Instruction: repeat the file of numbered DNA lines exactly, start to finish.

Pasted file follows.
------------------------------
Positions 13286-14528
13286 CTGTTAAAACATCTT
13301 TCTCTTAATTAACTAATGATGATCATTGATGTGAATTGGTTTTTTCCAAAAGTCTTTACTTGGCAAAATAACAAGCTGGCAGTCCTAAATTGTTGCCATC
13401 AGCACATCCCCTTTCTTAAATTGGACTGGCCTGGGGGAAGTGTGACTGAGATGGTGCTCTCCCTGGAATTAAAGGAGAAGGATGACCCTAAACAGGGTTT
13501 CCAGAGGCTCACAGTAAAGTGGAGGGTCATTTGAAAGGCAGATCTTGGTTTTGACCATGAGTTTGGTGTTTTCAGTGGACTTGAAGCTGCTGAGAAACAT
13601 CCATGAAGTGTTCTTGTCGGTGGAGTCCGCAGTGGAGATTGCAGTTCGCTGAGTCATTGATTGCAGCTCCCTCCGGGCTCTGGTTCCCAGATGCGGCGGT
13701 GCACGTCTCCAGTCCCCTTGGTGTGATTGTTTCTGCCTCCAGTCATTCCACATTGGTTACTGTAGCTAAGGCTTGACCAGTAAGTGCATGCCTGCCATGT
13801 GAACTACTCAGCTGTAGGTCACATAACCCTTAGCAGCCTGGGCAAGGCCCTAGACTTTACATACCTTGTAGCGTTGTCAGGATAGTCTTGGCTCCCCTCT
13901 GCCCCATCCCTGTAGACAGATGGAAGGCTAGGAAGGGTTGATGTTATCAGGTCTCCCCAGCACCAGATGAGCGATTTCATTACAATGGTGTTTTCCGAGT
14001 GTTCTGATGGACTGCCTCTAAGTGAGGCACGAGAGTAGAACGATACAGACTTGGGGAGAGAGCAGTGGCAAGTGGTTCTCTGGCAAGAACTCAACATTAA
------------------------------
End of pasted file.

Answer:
Positions 13286-14528
13286 CTGTTAAAACATCTT
13301 TCTCTTAATTAACTAATGATGATCATTGATGTGAATTGGTTTTTTCCAAAAGTCTTTACTTGGCAAAATAACAAGCTGGCAGTCCTAAATTGTTGCCATC
13401 AGCACATCCCCTTTCTTAAATTGGACTGGCCTGGGGGAAGTGTGACTGAGATGGTGCTCTCCCTGGAATTAAAGGAGAAGGATGACCCTAAACAGGGTTT
13501 CCAGAGGCTCACAGTAAAGTGGAGGGTCATTTGAAAGGCAGATCTTGGTTTTGACCATGAGTTTGGTGTTTTCAGTGGACTTGAAGCTGCTGAGAAACAT
13601 CCATGAAGTGTTCTTGTCGGTGGAGTCCGCAGTGGAGATTGCAGTTCGCTGAGTCATTGATTGCAGCTCCCTCCGGGCTCTGGTTCCCAGATGCGGCGGT
13701 GCACGTCTCCAGTCCCCTTGGTGTGATTGTTTCTGCCTCCAGTCATTCCACATTGGTTACTGTAGCTAAGGCTTGACCAGTAAGTGCATGCCTGCCATGT
13801 GAACTACTCAGCTGTAGGTCACATAACCCTTAGCAGCCTGGGCAAGGCCCTAGACTTTACATACCTTGTAGCGTTGTCAGGATAGTCTTGGCTCCCCTCT
13901 GCCCCATCCCTGTAGACAGATGGAAGGCTAGGAAGGGTTGATGTTATCAGGTCTCCCCAGCACCAGATGAGCGATTTCATTACAATGGTGTTTTCCGAGT
14001 GTTCTGATGGACTGCCTCTAAGTGAGGCACGAGAGTAGAACGATACAGACTTGGGGAGAGAGCAGTGGCAAGTGGTTCTCTGGCAAGAACTCAACATTAA